Ford Island was the epicenter of the attack on December 7, 1941. Its seaplane base had dozens of long-range PBY patrol bombers capable of locating the Japanese fleet after the attack. Along her coast were moored seven of the Pearl Harbor fleet’s nine battleships. Ford Island is also where the Pacific Fleet’s three carriers would have moored had they been in port that day. The attack destroyed nearly all of the patrol planes. It also disabled the Pacific Fleet’s battleship force, making it impossible for the U.S. to carry the fight to Japan to spoil the Japanese expansion in the Pacific.
Today, Ford Island is still an active military base. However, it is now possible for tourists to visit parts of this historic battlefield. Pacific Aviation Museum Pearl Harbor gives visitors access to historic Hangar 37 and Hangar 79 and is in the process of renovating the famous control tower. The museum will eventually expand to include Hangar 54. This is the first in a series of articles on Ford Island as it existed on December 7, 1941.
Figure 1 shows Pearl Harbor and the surrounding area. Ford Island is in the middle of the harbor.
Figure 1: Pearl Harbor and Hickam Field, October 30, 1941 80-G-182874
On the eastern shore is the Navy Yard, where heavy repairs were done. The USS Pennsylvania (BB-28), the flagship of the battle fleet was in dry dock for overhaul. In the second wave of the attack, dive bombers damaged the Pennsylvania heavily damaged the destroyers USS Cassin (DD-372), USS Shaw (DD-373), and USS Downes (DD-375). On the 1010 Dock closest to Ford Island, the light cruiser USS Helena (CL-50) and the minelayer USS Oglala (CM-4) were moored during the attack. Both were sunk by a Japanese torpedo but were later restored. The Helena was lost at the Battle of Kula Gulf in 1943.
Many Japanese torpedo planes flew along the East Loch to get the longest possible straight runs for dropping their torpedoes. This put the battleships USS Oklahoma and USS West Virginia in an almost direct line. Of the 40 torpedoes dropped by Japanese aircraft, approximately 14 hit these two ships.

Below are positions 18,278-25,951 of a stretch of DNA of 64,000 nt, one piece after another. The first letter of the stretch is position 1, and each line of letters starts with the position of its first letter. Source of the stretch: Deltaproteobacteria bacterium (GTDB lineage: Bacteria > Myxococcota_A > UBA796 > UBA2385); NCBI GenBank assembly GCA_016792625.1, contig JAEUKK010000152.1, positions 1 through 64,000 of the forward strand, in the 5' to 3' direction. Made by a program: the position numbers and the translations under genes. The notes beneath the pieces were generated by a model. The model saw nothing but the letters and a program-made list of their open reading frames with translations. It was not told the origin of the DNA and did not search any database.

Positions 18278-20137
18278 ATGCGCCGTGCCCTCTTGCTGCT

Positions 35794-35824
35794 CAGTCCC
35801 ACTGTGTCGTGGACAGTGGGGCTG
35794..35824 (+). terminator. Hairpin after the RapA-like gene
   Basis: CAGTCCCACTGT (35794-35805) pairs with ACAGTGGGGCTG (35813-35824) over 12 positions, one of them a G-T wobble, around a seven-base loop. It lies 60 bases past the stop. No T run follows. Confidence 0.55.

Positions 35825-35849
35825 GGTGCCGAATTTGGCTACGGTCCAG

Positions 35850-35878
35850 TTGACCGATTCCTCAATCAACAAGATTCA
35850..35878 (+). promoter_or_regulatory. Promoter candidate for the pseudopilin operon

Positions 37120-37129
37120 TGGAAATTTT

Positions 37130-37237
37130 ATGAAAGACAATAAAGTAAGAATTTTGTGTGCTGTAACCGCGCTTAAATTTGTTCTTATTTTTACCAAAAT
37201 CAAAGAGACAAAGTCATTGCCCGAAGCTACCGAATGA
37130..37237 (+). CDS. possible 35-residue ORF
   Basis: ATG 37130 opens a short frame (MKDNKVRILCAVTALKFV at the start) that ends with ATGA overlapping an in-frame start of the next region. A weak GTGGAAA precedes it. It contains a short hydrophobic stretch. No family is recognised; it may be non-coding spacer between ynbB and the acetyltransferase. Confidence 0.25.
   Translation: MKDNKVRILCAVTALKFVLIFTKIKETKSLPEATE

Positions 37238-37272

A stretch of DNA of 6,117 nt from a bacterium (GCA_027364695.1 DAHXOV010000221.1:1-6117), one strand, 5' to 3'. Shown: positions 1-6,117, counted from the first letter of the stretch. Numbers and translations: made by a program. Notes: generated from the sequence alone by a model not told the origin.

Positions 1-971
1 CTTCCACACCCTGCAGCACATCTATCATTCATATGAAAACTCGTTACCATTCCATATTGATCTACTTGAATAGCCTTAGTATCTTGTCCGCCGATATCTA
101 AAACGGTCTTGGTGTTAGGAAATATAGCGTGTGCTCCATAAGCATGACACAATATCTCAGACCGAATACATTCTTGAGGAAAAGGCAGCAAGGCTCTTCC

Note that Hickam Field, which was the U.S. Army Air Forces bomber field in Hawaii, is adjacent to Pearl Harbor. Today, the two bases are combined into Joint Base Pearl Harbor Hickam.
The figure also shows the narrow sea channel between the Pacific Ocean and Pearl Harbor. If a major ship had been sunk in the harbor while escaping, other ships could not leave or enter the harbor.
Finally, the figure shows oil storage near the submarine base. Admiral Nagano has been criticized for not launching a third wave to destroy the oil storage tanks throughout Pearl Harbor and ship repair facilities in the Navy Yard.
Figure 2 takes a closer look at Ford Island. This picture was taken on October 10, 1941. If it looks familiar to visitors to Pacific Aviation Museum, this is because the photograph was the basis for the Dru Blair mural that visitors see when they enter the main floor of Hangar 37.
The label Battleship Row lies at the bottom of a set of quays used by the bulk of Pearl Harbor’s battleships. On the day of the attack, the battleships Oklahoma (BB-37), Maryland (BB-46), West Virginia (BB-48), Tennessee (BB-43), Arizona (BB-39), and Nevada (BB-36) were moored there. The USS California (BB-44) was moored farther down at Quay F-3, just behind where the USS Enterprise is in the October, 1941 picture (at Quay F-2) . These battleships bore the brunt of the torpedo, high-level bombing, and dive bombing attacks on Pearl Harbor that day. The USS Pennsylvania (BB-38), the other battleship in port that day, was in the Navy Yard undergoing overhaul. The other battleship in the Pearl Harbor force was the USS Colorado (BB-45). She was in undergoing overhaul on the West Coast.
No aircraft carriers were in port that day. The USS Enterprise (CV-6) was scheduled to have returned from dropping off 12 F4F fighters at Wake Island, but it was delayed by heavy seas. As noted in an earlier blog article, the Enterprise was normally moored where it was in Figure 2. The USS Lexington (CV-2) and the USS Saratoga (CV-3) normally moored on the other side of the island, where the USS Utah (AG-16) was moored on the day of the attack. On the day of the attack, Lexington was on its way to delivery dive bombers to Midway Island. Saratoga had just finished a refit and was entering San Diego’s harbor to pick up its air wing. The survival of these carriers was critical for the first year of the war.